Developer's Child Safety Week warning of construction site dangers

By Barrie Hudson - 4 June 2024

  • Wichelstowe


Barratt David Wilson Homes is using Child Safety Week to remind youngsters in Swindon and across Wiltshire about the dangers of building sites.

The firm, currently building at Orchards Rise, Orchards View and Wichel Fields at Wichelstowe, is appealing to parents to encourage their children to stay away from building sites which, although they may look like a fun place to explore, should be avoided.

While the nights are lighter for longer and just a few weeks until the school summer holiday gets underway, the developer is urging children to stay away from construction sites due to the hidden risks they pose.

Child Safety Week, which runs until 9 June, is the Child Accident Prevention Trust’s annual community education campaign, designed to spark thousands of safety conversations and activities across the UK and empower families with the confidence and skills to manage real risks to children’s safety. 

Its goal is for all children to have the freedom to grow and learn, free from serious harm.

Mark Hughes, head of construction at Barratt David Wilson Homes South West, said: “Curiosity and adventure are two important characteristics in a child’s development, but we must highlight the hazards of construction sites and remind children that they must not play anywhere near them.

“There are plenty of other safe ways to stay active and have fun, and we welcome local children and their families to explore the many nature trails, play areas and open space surrounding our developments.”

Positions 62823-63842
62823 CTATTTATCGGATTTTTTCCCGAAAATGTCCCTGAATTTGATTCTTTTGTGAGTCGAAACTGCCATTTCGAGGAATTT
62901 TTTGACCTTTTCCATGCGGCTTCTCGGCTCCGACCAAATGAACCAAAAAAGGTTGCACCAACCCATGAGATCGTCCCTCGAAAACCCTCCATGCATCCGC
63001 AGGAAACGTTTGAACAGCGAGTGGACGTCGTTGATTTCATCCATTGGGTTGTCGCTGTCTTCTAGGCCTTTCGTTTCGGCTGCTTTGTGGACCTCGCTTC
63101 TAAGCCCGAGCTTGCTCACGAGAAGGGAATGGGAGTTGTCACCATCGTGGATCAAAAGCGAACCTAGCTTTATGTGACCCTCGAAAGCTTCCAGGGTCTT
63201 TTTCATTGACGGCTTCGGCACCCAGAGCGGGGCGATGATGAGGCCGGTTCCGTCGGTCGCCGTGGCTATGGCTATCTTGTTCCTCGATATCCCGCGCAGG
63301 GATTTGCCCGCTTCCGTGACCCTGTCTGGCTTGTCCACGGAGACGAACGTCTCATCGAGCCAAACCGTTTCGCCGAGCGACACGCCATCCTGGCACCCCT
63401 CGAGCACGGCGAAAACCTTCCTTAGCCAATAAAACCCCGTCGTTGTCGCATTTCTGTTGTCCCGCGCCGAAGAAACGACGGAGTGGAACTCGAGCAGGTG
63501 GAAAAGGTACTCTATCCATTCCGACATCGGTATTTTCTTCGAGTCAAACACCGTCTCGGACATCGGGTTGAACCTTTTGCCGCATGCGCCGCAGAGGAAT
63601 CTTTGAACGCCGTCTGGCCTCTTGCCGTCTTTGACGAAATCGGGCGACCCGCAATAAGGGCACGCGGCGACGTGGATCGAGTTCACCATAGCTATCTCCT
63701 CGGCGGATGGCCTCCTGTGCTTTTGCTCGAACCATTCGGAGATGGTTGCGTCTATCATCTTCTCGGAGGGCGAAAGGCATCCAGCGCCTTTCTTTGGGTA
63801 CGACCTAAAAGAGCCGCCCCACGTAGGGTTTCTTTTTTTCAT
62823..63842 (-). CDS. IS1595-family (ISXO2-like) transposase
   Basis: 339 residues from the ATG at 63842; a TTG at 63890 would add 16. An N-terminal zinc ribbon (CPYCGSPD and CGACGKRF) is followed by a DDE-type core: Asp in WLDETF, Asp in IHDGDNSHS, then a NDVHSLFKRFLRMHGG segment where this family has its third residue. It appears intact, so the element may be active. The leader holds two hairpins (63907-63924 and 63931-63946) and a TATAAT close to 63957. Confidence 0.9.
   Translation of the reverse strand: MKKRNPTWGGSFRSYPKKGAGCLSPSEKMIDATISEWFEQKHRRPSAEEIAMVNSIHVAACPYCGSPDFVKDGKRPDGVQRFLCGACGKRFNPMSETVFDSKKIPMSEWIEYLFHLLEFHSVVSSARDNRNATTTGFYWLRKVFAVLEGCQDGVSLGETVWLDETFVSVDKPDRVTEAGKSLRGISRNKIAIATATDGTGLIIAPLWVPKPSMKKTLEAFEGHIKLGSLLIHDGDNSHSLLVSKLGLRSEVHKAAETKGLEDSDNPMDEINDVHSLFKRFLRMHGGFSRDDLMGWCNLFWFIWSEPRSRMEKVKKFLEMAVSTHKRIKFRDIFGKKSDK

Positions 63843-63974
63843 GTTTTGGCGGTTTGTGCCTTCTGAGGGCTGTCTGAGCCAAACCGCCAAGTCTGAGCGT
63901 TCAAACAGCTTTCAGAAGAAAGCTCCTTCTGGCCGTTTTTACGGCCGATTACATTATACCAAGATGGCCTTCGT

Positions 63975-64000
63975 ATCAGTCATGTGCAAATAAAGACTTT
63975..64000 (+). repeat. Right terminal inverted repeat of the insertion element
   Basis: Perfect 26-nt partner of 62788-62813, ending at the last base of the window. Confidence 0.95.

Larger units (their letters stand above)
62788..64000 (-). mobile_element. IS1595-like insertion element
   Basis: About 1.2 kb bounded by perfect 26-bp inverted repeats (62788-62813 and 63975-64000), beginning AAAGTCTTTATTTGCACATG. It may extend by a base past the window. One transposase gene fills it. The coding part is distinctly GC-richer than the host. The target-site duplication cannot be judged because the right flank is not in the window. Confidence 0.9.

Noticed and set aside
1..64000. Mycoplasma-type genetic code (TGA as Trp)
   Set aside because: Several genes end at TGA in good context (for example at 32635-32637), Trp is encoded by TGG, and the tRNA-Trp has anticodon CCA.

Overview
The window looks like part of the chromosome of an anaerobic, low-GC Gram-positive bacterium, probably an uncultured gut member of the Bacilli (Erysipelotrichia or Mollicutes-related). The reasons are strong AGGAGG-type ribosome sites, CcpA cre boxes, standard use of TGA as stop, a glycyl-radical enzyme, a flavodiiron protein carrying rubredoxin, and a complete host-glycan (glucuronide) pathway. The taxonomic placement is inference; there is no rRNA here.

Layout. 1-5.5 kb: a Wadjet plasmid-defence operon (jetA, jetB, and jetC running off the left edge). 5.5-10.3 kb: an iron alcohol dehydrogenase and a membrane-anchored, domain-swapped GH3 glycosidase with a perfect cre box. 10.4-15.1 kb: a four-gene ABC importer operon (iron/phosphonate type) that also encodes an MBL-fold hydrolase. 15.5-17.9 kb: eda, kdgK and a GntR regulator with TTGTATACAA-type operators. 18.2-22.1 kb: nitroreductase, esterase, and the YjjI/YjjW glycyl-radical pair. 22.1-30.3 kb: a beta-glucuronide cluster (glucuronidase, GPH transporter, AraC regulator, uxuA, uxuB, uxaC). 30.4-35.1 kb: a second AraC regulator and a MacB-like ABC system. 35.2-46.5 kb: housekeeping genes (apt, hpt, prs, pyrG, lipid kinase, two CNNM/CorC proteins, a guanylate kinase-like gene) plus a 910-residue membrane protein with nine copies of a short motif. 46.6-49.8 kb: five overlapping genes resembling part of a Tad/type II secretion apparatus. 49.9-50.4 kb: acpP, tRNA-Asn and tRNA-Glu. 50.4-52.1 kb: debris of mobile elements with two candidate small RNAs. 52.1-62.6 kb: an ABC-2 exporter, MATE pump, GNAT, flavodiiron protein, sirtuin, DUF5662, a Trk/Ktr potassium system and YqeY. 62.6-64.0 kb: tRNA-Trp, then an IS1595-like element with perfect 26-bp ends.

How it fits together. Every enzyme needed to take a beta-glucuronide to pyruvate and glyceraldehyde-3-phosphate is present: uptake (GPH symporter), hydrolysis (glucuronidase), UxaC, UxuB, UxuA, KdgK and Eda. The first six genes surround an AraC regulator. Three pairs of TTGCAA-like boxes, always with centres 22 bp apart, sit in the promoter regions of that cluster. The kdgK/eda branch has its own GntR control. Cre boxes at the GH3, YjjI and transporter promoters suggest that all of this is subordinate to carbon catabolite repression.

From observing signage to steering clear of heavy machinery, the firm has five top five tips for staying safe around building sites:

1.     Do not enter


Construction areas are clearly signposted and fenced off from public access and shouldn’t be entered by at night or weekends when the workforce has gone home. If your child does end up in a situation where their ball has gone over the fence, simply notify the construction site workers when they’re on-site and they’ll safely return it. It’s easy to spot authorised site teams – they’ll be wearing a high-visibility jacket, hard hat and appropriate footwear.

2.     Deep pits or holes

Developments which are still under construction often have uneven surfaces — occasionally with deeper pits or holes which may fill with water, hazardous waste or dangerous objects. If a child ever encounters a deep area, they should stay as far away as possible to avoid tripping or falling in — even if the ‘water’ does look tempting.

3.     Hazardous waste

The hazardous waste that’s generated – whether it’s from old buildings, wood, or the grounds of the site - is extremely dangerous. Construction sites have designated ‘hazardous stations’ for the collection of such substances, which should be avoided at all times. These may be poisonous, toxic or flammable and could damage skin if touched.

4.     Unfinished houses

Housing developments which are still under construction will almost always have unfinished houses dotted around them. Unfinished properties might contain elements which are yet to be secured, dangerous toxins or trip hazards. So even if they look like a fun place to shelter from the rain or play hide and seek, they must not be entered.

5.     Do not climb

Every construction site is laden with scaffolding and ladders that won’t necessarily be closed off from entering — but that doesn’t mean they should be climbed upon, whatever their height. Likewise, heavy machinery is usually kept on-site overnight until building works are complete. But while they may look like the perfect climbing frame, heavy machinery should be left well alone.

Kevin White, construction director at Barratt Homes Bristol, said: “Youngsters are often on the lookout for somewhere new and exciting to play, but construction sites are not playgrounds – they’re full of potential dangers. 

"While our construction teams watch out for youngsters during the day and we secure our sites at night, it’s important to get youngsters thinking about the dangers that exist to emphasise the message that they should stay away.”


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